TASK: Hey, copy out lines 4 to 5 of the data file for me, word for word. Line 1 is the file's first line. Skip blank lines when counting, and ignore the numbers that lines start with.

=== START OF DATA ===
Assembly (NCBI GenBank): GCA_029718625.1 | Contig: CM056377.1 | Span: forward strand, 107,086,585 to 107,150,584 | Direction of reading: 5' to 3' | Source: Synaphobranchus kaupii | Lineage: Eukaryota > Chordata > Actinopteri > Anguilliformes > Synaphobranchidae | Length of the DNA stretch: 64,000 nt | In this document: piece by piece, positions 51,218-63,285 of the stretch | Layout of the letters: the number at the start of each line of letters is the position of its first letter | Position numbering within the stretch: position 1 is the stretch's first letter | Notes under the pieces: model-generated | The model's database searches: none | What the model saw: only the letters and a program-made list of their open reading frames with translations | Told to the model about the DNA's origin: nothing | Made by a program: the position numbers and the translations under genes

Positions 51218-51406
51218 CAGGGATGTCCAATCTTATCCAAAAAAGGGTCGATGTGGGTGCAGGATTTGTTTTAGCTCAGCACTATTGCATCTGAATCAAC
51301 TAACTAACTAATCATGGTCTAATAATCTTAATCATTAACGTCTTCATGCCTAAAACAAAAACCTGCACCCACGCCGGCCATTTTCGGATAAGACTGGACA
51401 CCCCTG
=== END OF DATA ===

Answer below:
51301 TAACTAACTAATCATGGTCTAATAATCTTAATCATTAACGTCTTCATGCCTAAAACAAAAACCTGCACCCACGCCGGCCATTTTCGGATAAGACTGGACA
51401 CCCCTG